The sale TO END all sales?

It all started way back in…2015. Amazon celebrated its 20th anniversary with a day of discounts: Amazon Prime Day. Loosely modeled on Alibaba’s Singles Day, the day is a ‘Tent Pole’ sales event created during a typical ‘off time’ apart from the traditional retail sales holidays. This enables Amazon to stand apart from the typical “Black Friday”, and even Back to School noise from other retailers.  


There is no doubt that the US’s first e-commerce holiday is a boon for Amazon.

Prime Day 2017 was the “biggest day ever in Amazon history” with sales increasing by 60% — equating to $2.9B in one-day sales alone.

On the eve of Prime Day 2018 let’s take a minute to deconstruct the day vs the deals to see why Prime Day is so popular.

On its surface, Amazon Prime Day is a massive sale. Amazon has worked to make more products and more inventory available with more discounts. The 36-hour sale will feature “more than one million deals”, but not all at the same time, and not all for the full event. Some items are being made available only during certain hours, and assuredly others may sell out.

The story of Amazon Prime Day is certainly very compelling.

the story is deeper than just discounts

There will be bargains, but not every deal is a ‘deal’.

According to data collected by Earny, an app that tracks price drops, non-Amazon-branded products were cheaper on Cyber Monday 2017 than they were on Prime Day 2017. Profitero, an e-commerce services company, found that the most common Prime Day discount rate (20-30%) actually saw the lowest sales lift. Discounts between 10-20% resulted in greater sales than items in both the 20-30% and 30-40% discount bracket.

Some Amazon sellers raise products’ prices just before big sales, then discount them so deals seem better than they really are.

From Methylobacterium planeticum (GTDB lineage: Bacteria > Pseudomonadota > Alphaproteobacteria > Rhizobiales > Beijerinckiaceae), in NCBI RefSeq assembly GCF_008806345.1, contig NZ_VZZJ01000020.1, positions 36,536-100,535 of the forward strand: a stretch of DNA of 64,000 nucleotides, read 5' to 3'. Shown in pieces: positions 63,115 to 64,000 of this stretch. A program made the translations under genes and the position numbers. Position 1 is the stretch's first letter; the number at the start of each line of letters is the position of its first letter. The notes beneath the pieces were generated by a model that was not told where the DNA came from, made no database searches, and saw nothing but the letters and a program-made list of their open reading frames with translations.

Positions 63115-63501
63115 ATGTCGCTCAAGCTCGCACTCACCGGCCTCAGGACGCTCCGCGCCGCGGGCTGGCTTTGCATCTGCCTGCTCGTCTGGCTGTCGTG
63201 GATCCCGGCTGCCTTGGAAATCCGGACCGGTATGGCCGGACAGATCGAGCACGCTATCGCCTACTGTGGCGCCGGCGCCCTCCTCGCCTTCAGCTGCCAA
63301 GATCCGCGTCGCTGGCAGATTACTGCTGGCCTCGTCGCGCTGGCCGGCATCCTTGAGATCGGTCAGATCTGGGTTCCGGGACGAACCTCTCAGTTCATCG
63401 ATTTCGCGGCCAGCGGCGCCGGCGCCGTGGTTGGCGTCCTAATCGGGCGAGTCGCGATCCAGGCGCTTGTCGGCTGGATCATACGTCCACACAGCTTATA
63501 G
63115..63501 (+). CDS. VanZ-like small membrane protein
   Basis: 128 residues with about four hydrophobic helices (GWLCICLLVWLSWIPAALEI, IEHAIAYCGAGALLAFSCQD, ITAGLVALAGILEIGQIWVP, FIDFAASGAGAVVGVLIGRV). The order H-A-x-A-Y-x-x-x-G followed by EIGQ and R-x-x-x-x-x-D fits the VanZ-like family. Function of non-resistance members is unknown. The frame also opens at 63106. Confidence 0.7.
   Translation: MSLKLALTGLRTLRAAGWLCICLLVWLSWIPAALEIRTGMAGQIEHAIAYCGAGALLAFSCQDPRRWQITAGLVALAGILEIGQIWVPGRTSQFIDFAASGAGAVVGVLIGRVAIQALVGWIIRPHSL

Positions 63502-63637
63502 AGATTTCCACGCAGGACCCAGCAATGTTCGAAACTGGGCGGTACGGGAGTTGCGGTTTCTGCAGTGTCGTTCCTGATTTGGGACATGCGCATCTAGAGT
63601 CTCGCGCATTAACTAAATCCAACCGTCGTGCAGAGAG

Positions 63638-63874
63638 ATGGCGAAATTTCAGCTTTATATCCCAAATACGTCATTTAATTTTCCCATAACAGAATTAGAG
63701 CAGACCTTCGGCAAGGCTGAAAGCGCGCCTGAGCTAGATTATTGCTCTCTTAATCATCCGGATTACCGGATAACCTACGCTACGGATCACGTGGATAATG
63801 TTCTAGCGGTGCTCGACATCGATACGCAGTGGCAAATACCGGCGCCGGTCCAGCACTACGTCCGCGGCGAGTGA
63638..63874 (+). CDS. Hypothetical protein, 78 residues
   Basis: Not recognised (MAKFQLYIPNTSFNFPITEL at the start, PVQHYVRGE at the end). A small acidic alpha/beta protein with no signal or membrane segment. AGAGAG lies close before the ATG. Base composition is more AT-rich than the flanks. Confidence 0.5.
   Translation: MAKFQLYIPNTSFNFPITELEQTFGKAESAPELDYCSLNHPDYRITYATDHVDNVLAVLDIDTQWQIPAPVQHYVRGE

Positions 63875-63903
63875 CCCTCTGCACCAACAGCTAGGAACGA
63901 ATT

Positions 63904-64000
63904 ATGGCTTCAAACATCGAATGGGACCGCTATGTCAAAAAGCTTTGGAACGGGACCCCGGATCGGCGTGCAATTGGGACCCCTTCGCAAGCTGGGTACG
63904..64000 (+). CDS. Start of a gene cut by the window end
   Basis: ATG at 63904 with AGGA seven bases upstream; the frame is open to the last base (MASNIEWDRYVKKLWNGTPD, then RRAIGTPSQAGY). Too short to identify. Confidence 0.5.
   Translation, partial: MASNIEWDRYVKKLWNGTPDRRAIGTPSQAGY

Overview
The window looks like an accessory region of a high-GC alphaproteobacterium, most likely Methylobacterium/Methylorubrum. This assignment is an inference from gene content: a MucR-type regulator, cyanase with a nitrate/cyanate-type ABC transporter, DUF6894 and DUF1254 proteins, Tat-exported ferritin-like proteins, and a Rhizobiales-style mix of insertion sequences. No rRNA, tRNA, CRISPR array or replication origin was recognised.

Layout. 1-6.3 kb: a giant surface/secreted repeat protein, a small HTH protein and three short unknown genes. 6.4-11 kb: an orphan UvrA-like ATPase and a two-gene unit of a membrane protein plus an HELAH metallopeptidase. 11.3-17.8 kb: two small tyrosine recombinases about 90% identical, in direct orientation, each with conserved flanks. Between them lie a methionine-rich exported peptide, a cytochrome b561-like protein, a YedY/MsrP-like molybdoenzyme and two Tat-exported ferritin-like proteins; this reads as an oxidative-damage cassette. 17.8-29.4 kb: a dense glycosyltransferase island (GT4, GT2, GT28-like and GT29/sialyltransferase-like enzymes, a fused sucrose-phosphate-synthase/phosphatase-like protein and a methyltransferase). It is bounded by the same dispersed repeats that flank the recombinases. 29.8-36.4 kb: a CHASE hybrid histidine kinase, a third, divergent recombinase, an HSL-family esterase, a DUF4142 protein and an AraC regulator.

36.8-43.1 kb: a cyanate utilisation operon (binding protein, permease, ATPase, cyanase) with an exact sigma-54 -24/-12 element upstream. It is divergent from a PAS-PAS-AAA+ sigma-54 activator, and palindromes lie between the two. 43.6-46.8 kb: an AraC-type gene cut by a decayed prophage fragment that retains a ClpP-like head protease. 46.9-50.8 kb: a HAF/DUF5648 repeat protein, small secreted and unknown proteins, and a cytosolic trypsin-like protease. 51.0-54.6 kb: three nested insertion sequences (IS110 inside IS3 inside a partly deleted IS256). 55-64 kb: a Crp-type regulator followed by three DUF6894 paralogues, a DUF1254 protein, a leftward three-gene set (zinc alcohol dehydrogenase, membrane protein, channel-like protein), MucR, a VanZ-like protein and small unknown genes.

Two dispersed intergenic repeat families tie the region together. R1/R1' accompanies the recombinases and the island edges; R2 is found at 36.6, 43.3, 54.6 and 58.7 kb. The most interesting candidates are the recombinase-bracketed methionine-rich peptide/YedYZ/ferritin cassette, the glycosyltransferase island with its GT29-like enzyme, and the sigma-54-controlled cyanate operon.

So, in many cases, the best sale prices may not show up on Amazon Prime Day. Amazon knows the value of a good story.

The real story is the storytelling

Behavioral science says the “price cue vs price cut is what matters”.

Research shows people are attracted to the believability of the deal rather than the actual discount.

The story of Amazon Prime Day and the massiveness of the sale breeds a fear of missing out with shoppers. It’s too good an event to miss and shoppers are compelled to take a peek.

Bottom line: when deals come with a backstory they have more impact.

Lessons for Retail

The need for storytelling is something the advertising industry has long known.

The ads that draw people to them tell a story versus focusing only on product features. Think about your favorite ads. Is it more effective to describe the flavor of a Coca-Cola or show Mean Joe Greene walking off the football field sharing a Coke with a young fan?

This lesson can get lost when it comes to retail.

Marketers get lost in a need to be direct with shoppers. Canned offers like Buy One Get One Free and 20% off are the result of this thinking.

Good marketers know how to create a story that captures shoppers’ attention and wallets.